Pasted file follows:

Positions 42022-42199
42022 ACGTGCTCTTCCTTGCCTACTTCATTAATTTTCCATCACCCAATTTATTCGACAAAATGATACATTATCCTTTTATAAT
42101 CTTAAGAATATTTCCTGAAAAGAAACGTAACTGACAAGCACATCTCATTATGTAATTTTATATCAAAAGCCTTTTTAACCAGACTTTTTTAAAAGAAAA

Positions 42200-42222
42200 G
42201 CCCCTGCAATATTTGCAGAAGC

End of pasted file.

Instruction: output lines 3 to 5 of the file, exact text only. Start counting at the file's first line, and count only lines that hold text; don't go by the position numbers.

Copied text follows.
42101 CTTAAGAATATTTCCTGAAAAGAAACGTAACTGACAAGCACATCTCATTATGTAATTTTATATCAAAAGCCTTTTTAACCAGACTTTTTTAAAAGAAAA

Positions 42200-42222
42200 G